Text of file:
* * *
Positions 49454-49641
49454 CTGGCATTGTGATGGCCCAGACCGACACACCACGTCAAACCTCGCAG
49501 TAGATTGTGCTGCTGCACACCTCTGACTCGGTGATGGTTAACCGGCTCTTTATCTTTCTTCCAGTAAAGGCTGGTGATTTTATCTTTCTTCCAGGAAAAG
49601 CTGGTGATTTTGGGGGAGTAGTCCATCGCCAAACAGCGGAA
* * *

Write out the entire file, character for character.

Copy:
Positions 49454-49641
49454 CTGGCATTGTGATGGCCCAGACCGACACACCACGTCAAACCTCGCAG
49501 TAGATTGTGCTGCTGCACACCTCTGACTCGGTGATGGTTAACCGGCTCTTTATCTTTCTTCCAGTAAAGGCTGGTGATTTTATCTTTCTTCCAGGAAAAG
49601 CTGGTGATTTTGGGGGAGTAGTCCATCGCCAAACAGCGGAA